Immune complex formation and tissue deposition appear to be proximal to increased iNOS activity in murine lupus. Supporting this hypothesis is the observation that iNOS inhibitor therapy, although improving renal histopathology, had no effect on glomerular immune complex deposition in MRL/lpr mice.1 Autoantibodies increase markers of iNOS activity (3NTyr formation) in other antibody-mediated autoimmune diseases as well. For example, serum 3NTyr levels were increased after implantation of human β2-glycoprotein I antibody-producing hybridomas into mice with severe combined immunodeficiency syndrome.1 A similar link between autoantibody deposition and 3NTyr formation has been observed in anti-glomerular basement membrane (GBM) and myeloperoxidase (MPO) antibody models of glomerulonephritis. In both models, autoantibodies were passively transferred to disease-free mice. This intervention was followed by up-regulation of iNOS protein and formation of 3NTyr in glomerular tissue.19–21
Several inhibitor studies suggest that iNOS activity is pathogenic in murine lupus. Blocking iNOS activity in MRL/lpr mice before disease onset with the nonspecific arginine analog L-NG-monomethyl-L-arginine (L-NMMA) reduced 3NTyr formation in the kidney, partially restored renal catalase activity, and inhibited cellular proliferation and necrosis within the glomerulus.16,17,22 This effect occurred in the absence of a change in immunoglobulin or complement deposition in the glomerulus, suggesting that increased iNOS expression occurred after immune complex deposition and complement activation.1 These results were confirmed using the partially selective iNOS inhibitor l-N6-(1-iminoethyl)lysine (L-NIL) to treat mice prior to disease onset. In the L-NIL-treated mice, glomerular histopathology was significantly improved over controls and slightly better than in L-NMMA-treated mice. However, proteinuria was only partially inhibited in the L-NIL-treated mice, whereas L-NMMA-treated mice developed no significant proteinuria. L-NMMA therapy in NZB/W mice that were already expressing clinical nephritis had a similar but less profound effect on proteinuria and renal histopathology than did preventative therapy. However, L-NMMA as monotherapy for the treatment of active disease was less effective in the rapidly progressive MRL/lpr model.1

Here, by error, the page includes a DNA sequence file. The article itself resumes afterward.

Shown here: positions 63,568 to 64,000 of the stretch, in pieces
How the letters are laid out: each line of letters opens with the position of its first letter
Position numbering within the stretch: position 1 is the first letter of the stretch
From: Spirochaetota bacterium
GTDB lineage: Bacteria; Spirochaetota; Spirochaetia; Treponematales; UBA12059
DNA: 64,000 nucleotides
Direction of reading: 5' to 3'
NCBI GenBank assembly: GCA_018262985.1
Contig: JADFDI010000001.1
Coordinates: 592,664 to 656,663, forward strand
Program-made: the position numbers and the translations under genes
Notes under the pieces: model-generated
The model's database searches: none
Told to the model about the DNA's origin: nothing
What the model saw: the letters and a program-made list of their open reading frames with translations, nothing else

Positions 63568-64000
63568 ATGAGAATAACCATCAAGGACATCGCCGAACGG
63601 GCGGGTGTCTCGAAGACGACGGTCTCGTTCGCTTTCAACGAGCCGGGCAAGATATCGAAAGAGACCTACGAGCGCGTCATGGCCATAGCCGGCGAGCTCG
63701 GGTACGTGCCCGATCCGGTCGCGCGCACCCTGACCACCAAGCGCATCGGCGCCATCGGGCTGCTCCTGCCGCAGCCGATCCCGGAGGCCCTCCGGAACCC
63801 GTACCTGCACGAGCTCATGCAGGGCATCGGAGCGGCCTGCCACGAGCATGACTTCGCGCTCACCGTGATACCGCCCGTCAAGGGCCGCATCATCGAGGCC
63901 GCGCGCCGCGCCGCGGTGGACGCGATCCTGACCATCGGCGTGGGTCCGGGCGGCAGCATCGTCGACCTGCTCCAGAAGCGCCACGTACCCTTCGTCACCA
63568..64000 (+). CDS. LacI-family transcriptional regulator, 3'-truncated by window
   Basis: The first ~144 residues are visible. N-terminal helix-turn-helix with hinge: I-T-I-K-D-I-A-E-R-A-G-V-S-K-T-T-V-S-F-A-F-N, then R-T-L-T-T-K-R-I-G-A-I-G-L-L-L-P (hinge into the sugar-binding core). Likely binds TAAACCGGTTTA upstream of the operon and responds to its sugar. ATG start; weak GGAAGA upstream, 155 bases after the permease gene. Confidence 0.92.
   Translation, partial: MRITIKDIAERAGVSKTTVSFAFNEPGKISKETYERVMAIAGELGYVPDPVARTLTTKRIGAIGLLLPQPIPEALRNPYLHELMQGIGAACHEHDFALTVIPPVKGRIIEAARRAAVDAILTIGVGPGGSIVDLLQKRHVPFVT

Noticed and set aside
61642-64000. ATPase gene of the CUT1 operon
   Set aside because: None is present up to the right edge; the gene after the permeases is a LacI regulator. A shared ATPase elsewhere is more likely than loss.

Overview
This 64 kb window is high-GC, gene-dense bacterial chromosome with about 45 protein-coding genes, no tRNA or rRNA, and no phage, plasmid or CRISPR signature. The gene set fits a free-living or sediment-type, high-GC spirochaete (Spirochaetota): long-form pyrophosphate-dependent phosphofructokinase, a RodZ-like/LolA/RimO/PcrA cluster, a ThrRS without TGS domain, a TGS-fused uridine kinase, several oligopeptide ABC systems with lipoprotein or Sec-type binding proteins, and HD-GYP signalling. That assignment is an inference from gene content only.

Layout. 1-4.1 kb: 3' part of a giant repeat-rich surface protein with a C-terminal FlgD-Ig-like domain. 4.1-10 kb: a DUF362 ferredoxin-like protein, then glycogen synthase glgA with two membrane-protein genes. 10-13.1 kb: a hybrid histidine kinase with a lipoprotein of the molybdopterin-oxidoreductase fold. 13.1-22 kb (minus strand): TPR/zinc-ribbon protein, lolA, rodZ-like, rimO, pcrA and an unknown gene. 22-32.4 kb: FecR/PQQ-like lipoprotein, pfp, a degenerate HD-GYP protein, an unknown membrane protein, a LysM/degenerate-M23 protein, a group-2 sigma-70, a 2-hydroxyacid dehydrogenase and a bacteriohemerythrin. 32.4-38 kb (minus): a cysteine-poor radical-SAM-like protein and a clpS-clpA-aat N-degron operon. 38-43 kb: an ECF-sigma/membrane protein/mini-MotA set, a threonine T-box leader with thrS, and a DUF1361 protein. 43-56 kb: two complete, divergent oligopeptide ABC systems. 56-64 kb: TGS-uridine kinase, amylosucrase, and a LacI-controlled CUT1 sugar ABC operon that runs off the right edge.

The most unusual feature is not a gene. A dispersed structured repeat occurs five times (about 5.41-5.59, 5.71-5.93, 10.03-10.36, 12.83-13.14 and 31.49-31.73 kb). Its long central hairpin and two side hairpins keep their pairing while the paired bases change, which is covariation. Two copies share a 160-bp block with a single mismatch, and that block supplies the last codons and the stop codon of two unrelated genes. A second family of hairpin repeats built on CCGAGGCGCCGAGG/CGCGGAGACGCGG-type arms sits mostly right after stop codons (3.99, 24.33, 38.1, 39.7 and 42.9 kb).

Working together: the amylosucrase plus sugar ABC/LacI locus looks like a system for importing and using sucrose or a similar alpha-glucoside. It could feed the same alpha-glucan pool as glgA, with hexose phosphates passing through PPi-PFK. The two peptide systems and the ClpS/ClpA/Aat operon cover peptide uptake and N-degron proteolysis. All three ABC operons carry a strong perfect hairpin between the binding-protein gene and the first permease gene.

In conflict with the effectiveness of pharmacologic iNOS inhibition in murine lupus is the observation that iNOS-/- MRL/lpr mice, although having reduced signs of vasculitis and IgG rheumatoid factor production, had similar glomerular pathology in their MRL/lpr wild-type litter mates.1 The mechanisms behind the discrepancy of treatment response between pharmacologic and genetic manipulation of iNOS activity are still under investigation. One possibility is that inhibition of iNOS with arginine analogs may reduce pathology through non-iNOS-mediated mechanisms. For instance, L-NMMA may inhibit the y+ amino acid transporter system that translocates L-arginine substrate into the cytoplasm.